Brighton in, Manchester out. How to acquire a degree in cool

The old hierarchies and snob ratings are disappearing in this year's smart choices
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The Independent Online

Students who received their A-level results last week had more than one reason to be cheerful. Not only was the overall pass rate up again – to within a whisker of 90 per cent – but there are also a record number of university places going begging.

As part of the Government's long-term commitment to bringing half of all young people into higher education by 2010, universities are already making more places available. There are, however, not yet enough applicants to fill them and this is creating a buyer's market.

Last year some 9,500 places were left unfilled, and this year there are 11,000 additional full-time places. Although the number of applications has risen by about 10,000, it is likely that supply will exceed demand and, happily, would-be students will find themselves spoilt for choice. It is good news for those who didn't make the grade for the course they wanted to study, forcing them to enter the clearing system, the annual match-making service by which universities find students to take up their unfilled places.

But the shortfall may also prompt those students who secured higher grades than expected to think about breaking the rules and trading up to what they see as a better university or degree. Although applicants are supposedly tied into the institution whose offer they first accepted, there is little that admissions officers can do if someoneditches their chosen institution in favour of another.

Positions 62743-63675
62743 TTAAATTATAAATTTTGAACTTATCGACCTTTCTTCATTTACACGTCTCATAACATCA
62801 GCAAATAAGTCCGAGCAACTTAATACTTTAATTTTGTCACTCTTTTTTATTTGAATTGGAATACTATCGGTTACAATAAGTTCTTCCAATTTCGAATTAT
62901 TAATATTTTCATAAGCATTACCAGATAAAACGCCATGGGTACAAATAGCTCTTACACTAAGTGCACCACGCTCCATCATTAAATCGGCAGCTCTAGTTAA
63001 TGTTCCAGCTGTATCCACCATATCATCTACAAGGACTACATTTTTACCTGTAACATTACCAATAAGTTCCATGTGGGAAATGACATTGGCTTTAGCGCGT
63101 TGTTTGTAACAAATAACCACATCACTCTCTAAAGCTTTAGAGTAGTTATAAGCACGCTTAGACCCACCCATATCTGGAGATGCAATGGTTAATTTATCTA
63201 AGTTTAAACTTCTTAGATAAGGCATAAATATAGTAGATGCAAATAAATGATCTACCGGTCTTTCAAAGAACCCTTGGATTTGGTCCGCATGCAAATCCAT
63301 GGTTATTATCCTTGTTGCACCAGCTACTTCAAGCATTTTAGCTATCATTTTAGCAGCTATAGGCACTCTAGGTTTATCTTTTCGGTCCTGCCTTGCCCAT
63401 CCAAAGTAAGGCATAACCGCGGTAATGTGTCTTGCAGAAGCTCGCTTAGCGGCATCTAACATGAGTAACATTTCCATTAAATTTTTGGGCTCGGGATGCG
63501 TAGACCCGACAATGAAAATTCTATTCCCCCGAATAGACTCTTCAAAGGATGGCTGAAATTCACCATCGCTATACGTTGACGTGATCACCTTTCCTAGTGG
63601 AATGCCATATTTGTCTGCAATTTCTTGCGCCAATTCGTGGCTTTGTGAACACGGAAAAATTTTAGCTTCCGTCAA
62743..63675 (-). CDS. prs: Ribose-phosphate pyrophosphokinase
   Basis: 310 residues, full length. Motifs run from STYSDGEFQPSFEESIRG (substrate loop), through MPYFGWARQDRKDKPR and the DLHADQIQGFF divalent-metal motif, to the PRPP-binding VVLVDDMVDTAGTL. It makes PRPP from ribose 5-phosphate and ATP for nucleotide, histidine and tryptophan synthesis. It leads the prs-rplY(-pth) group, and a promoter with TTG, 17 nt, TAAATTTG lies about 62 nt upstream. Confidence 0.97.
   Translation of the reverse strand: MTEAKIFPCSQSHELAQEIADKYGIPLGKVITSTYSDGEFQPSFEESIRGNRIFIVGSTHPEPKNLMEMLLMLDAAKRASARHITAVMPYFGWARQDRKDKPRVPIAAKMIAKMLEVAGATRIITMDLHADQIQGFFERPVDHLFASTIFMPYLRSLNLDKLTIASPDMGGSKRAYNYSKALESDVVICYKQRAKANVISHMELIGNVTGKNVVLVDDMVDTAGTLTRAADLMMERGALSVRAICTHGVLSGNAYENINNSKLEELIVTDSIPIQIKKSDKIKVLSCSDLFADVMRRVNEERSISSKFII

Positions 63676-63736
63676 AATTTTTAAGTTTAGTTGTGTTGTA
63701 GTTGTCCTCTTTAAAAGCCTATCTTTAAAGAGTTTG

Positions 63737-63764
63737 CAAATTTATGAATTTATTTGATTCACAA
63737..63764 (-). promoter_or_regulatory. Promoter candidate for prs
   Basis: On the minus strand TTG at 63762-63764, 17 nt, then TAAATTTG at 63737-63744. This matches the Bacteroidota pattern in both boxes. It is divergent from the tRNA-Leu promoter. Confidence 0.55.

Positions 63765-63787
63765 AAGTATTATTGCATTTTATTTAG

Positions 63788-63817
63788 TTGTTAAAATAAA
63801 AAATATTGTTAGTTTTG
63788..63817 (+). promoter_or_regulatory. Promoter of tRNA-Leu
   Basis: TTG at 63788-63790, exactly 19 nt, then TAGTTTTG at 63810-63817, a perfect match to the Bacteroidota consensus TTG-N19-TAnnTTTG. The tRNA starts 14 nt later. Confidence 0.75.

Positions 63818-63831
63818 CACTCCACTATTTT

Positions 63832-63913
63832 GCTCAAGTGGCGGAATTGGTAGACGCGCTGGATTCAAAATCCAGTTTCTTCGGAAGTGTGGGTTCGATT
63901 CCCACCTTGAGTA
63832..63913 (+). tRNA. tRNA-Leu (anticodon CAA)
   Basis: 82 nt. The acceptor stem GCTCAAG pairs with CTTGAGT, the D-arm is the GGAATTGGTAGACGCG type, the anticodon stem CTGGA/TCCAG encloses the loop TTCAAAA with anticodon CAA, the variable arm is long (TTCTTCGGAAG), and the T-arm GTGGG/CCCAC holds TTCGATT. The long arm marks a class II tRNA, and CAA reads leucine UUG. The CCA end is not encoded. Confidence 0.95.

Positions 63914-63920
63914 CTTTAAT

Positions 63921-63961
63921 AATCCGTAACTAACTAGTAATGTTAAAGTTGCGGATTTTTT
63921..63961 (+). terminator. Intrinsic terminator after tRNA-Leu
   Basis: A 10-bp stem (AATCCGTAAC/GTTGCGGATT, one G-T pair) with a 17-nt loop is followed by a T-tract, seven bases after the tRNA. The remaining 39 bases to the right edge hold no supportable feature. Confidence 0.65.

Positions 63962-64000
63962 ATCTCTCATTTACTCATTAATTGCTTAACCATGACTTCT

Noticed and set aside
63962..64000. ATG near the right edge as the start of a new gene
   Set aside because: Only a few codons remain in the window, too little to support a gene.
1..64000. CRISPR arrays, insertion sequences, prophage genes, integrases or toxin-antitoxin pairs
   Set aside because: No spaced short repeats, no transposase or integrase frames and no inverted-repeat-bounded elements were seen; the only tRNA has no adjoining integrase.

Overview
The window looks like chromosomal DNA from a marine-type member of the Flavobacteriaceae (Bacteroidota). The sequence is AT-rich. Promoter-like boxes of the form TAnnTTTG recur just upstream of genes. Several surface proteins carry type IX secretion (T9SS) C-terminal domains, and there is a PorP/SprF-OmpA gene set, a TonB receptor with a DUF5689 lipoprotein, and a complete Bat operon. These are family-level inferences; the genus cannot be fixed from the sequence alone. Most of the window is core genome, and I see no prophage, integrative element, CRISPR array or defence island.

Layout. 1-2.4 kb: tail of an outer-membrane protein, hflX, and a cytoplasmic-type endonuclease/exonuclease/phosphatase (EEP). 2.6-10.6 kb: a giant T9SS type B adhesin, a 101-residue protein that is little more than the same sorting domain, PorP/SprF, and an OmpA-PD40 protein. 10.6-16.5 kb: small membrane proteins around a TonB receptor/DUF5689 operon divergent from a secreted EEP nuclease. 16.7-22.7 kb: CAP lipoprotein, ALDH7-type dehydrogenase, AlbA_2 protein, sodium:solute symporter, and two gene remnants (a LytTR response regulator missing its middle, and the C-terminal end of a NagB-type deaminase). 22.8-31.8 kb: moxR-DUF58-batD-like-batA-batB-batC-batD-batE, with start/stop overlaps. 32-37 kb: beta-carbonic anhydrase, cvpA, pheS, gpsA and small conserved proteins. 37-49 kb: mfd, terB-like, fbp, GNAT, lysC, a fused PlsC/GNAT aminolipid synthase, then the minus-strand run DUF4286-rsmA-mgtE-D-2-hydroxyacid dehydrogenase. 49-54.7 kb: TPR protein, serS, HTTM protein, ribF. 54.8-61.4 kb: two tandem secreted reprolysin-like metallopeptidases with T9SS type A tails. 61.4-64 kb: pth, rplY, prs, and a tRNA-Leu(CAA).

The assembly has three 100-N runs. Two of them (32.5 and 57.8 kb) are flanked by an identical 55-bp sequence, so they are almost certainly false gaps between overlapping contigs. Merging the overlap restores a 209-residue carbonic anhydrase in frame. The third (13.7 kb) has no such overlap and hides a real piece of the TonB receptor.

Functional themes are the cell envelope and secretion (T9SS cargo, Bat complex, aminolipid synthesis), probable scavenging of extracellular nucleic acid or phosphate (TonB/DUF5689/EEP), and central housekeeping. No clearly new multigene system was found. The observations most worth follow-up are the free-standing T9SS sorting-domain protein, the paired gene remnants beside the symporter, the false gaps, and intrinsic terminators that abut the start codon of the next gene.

But what makes one university more desirable than another anyway? Which institutions are currently hot and which are not? According to The Push Guide to Which University compiled from reports filed by student researchers, the ratio of men to women, the price of a pint of beer and the availability of car-parking space are as important to today's students as the quality of teaching and the variety of books in the library. The guide's managing editor, Johnny Rich, said: "The misconception used to be that all universities are the same and you will have a good time wherever you go. That was wrong then and it's even more wrong now. There are more places than ever before but students are more worried about money. No wonder they're careful about choosing the place that's right for them.

"A campus university such as Warwick, Keele or Essex is likely to be close-knit and gossipy. And a small rural university will not allow as many different types of people to express themselves in as many ways as a big urban one. Hip doesn't necessarily mean inner-city, either. Somewhere like Lampeter is so laid-back it's almost a hippy commune."

Big city universities such as London and Manchester continue to attract students as much for their nightlife as for their academic record. But the cost of rent forces students to live in the more dangerous neighbourhoods where they become targets for burglars and muggers. Smaller towns and cities have their own attractions, too. Brighton is one of the trendiest places in the country to study, no doubt helped by the glamour of resident celebrities Fatboy Slim and Zoe Ball.